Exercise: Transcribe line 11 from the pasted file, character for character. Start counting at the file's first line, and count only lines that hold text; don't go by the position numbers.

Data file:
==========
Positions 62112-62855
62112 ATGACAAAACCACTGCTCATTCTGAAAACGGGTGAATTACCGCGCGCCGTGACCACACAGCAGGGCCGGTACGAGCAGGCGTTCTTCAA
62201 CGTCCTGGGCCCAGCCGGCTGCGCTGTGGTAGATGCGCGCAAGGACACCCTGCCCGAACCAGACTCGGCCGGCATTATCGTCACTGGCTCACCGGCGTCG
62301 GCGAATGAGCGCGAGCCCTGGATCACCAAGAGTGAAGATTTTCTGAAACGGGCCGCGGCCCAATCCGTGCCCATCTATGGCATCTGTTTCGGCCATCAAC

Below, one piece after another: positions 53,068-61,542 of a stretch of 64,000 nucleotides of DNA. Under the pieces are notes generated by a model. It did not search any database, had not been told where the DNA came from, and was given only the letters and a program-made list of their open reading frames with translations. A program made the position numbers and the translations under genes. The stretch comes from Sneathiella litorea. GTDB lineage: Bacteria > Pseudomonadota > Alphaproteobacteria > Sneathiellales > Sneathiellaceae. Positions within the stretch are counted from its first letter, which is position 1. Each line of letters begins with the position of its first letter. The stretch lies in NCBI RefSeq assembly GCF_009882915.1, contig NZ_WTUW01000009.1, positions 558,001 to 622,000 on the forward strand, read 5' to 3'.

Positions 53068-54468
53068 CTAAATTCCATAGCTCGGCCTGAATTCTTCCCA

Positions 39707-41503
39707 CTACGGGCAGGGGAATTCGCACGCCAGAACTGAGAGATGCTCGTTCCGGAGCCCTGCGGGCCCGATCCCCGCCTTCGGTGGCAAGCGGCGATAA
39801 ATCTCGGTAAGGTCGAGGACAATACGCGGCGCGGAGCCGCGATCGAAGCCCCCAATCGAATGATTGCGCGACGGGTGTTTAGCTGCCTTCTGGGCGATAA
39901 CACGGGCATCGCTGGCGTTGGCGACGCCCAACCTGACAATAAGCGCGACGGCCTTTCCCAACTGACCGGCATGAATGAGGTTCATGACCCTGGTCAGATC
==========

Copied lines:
39901 CACGGGCATCGCTGGCGTTGGCGACGCCCAACCTGACAATAAGCGCGACGGCCTTTCCCAACTGACCGGCATGAATGAGGTTCATGACCCTGGTCAGATC